Though they may be woefully ignorant now, these laymen to the college scene will be veterans in a few short months, already jaded to the club scene and house parties. Many of them will move on to bigger and better things, expanding their circles of friends through the gift and the curse known as Greek life. Well, I’m here to tell you that hedonism has its price, and not all fraternities are created equal.

Welcome to Rush Week, boys. It’s your turn to be the chicks at the party. You will be hit on and gamed like a busty blonde without a boyfriend. Yes, there are fraternity dudes everywhere bearing both free pizza and toothy grins who would do a tiger shark proud. They know all the best after-parties, and they’d love to see you there (and while you’re at it, bring your friends!). But though you may get treated like a piece of meat this week, fret not. That’s nothing compared to what they have in store for later.

Ah, yes, the oldest and grandest of all American collegiate traditions: hazing. Join the wrong fraternity, and you probably won’t be just fresh meat. You might be tenderized and beaten to a bloody freshman pulp. Don’t believe me? In June 2005, one fraternity member filed a hazing complaint against his house. The complaint specifically detailed one hazing ritual called “scrubbing.” Scrubbing is the act of cleaning a laundry detergent-soaked floor with nothing more than your knuckles, scrubbing away until your blood mixes with chemicals and you enjoy a sensation like that of Tyler Durden in “Fight Club” when he pours lye over his hand.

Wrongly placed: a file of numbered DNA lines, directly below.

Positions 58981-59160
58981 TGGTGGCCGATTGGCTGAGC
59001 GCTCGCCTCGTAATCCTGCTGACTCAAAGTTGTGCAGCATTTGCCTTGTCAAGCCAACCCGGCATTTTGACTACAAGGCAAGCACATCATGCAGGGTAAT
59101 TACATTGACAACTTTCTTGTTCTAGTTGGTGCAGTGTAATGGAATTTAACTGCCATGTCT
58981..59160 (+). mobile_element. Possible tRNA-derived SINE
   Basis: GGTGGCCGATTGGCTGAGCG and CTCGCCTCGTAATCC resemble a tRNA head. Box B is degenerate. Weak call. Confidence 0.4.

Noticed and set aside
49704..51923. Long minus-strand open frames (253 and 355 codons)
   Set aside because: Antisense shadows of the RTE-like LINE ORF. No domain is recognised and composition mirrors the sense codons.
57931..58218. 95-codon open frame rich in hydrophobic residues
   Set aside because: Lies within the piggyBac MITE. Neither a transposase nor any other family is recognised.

Don’t get it twisted, though: not every fraternity at UF is a beacon of sadomasochism, and university policy forbids hazing. But if you’re going to pledge yourself to an organization, you had better make damn sure you know what you’re getting yourself into. A fraternity can be an unbelievable brotherhood, a place where you meet 30, 60 or 100 of your newest and best friends with whom you will share the good times you’ll remember for the rest of your life. At most fraternities, those experiences will involve utterly insane parties, copious amounts of alcohol, bonding, barbecues, football, more parties and everything that you’ve dreamed college would be.

It’s possible some fraternities may require you to pay your pound of flesh for admission. Yet be not afraid of what I have described, for if you keep your eyes and ears open, and aren’t scared to ask questions, you will easily determine for yourself who your friends are and who just wants to spank you with a paddle.

Personally, I think you’re crazy if you’re a guy at UF and you don’t go Greek. I highly recommend joining a fraternity as long as you do your homework. I was Greek for two of the best years of my life, and I enjoyed every minute of it.

Andrew Meyer is a senior majoring in telecommunications.

By Hank Nuwer

Hank Nuwer is the Indiana-based author of Broken Pledges: The Deadly Rite of Hazing, High School Hazing, Wrongs of Passage and The Hazing Reader. He has written articles or columns on hazing for the Sunday Times of India, Toronto Globe & Mail, Harper's Magazine, Orlando Sentinel, The Chronicle of Higher Education and the New York Times Sunday Magazine. His new book is Hazing: Destroying Young Lives from Indiana University Press.